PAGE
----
Blue Sapphire Engagement Rings
Historically diamonds are used as the center stone for engagement rings in Ireland, but there are some ladies out there who much prefer non diamond engagement rings and choose other gemstones. After diamonds, the blue sapphire has been the most popular choice by women for the center stone of their non diamond engagement rings and the reason for this may be because the history behind the blue sapphire runs as deep as its warm blue color.
It is believed that the ten commandments were originally scribed in sapphire because the sapphire is one of the hardest gemstones. If a women prefers non diamond engagement rings, she may be drawn to the blue sapphire not only because of its color, but also for its durability. Diamonds, of course, are the hardest gemstone, and this helps them in their lifelong wear, but sapphires are almost as hard which makes them an excellent choice for an engagement ring. Every gemstone has a symbolization that is attached to it and women have chosen blue sapphires for non diamond engagement rings since they symbolize faithfulness and sincerity.
The blue sapphire has a lot to offer in color in non diamond engagement rings, engagement ring settings, and wedding bands. Any person that browses online for new styles of non diamond engagement rings and traditional engagement rings will find that the blue sapphire is taking the centre stage in both categories of engagement rings. An awesome choice for any style of ring as a stand alone gemstone or as a combination with diamonds, the blue sapphire truly has a lot to offer.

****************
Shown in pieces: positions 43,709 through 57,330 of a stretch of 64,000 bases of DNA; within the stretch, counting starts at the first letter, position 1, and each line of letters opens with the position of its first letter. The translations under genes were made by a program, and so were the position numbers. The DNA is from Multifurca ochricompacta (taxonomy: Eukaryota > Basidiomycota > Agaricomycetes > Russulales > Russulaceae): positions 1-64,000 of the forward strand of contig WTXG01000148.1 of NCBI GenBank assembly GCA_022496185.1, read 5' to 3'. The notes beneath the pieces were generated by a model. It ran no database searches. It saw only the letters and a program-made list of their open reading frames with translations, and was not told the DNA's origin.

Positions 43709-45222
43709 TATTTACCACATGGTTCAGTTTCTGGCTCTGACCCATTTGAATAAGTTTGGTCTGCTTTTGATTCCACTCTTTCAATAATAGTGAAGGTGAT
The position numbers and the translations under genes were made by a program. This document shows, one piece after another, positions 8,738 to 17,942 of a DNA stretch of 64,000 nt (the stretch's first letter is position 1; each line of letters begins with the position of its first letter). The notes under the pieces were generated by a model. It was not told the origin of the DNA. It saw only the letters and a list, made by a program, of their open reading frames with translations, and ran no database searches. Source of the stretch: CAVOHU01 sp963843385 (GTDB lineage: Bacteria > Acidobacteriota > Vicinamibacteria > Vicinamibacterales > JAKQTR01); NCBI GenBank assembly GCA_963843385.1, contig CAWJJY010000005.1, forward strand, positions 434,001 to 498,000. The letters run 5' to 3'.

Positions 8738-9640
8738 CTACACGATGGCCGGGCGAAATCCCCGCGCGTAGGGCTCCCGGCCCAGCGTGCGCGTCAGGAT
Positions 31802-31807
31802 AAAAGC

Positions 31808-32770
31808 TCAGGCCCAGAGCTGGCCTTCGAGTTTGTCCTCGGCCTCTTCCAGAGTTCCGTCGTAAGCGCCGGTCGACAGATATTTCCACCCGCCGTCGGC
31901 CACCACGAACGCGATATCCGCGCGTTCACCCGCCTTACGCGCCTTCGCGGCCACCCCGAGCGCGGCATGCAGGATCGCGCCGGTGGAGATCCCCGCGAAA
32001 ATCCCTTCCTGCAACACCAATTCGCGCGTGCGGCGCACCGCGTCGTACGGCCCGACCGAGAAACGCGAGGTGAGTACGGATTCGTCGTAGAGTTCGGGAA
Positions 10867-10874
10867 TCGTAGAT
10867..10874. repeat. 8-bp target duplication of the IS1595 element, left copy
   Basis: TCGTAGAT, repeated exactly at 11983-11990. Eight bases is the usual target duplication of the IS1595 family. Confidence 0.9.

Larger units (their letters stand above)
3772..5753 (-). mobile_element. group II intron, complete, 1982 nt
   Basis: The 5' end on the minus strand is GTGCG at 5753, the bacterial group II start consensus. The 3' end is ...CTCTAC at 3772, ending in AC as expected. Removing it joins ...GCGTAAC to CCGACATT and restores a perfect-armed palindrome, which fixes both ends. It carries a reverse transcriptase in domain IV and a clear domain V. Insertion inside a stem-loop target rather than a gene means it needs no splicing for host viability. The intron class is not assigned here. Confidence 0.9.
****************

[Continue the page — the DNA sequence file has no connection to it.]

Unlike diamonds, there is no standard grading system for colored gems and thus grading systems are to be used as a guide. The most important characteristic when determining a sapphire’s price and rarity is its inherent color grade. The best color for a natural blue sapphire is a deep intense royal blue. These are considered AAAA quality and are the most valuable and rare. Second would be a medium rich blue color graded at AAA quality. Blue sapphires with a slightly gray tinge would be considered a AA quality and finally a very dark and opaque blue sapphire is considered an A quality grade and thus the cheapest.
Origin of Sapphires
Depending on where on earth the sapphire has been mined from, affects its value enormously. Most sapphires come from Sri Lanka, formerly Ceylon. Kashmir has been known to produce some of the most valuable and magnificent sapphires that are intense blue in color with a hint of violet. Experts opine that the lavish color of Kashmir sapphire does not change hue under artificial light. Australia is another significant source of sapphires that are particularly deep velvety blue and dark inky in appearance. Sapphires from Burma (Myanmar) come close to Kashmir sapphires in color tones. Some more recently discovered sources of sapphires are Madagascar, Brazil, Tanzania and Cambodia.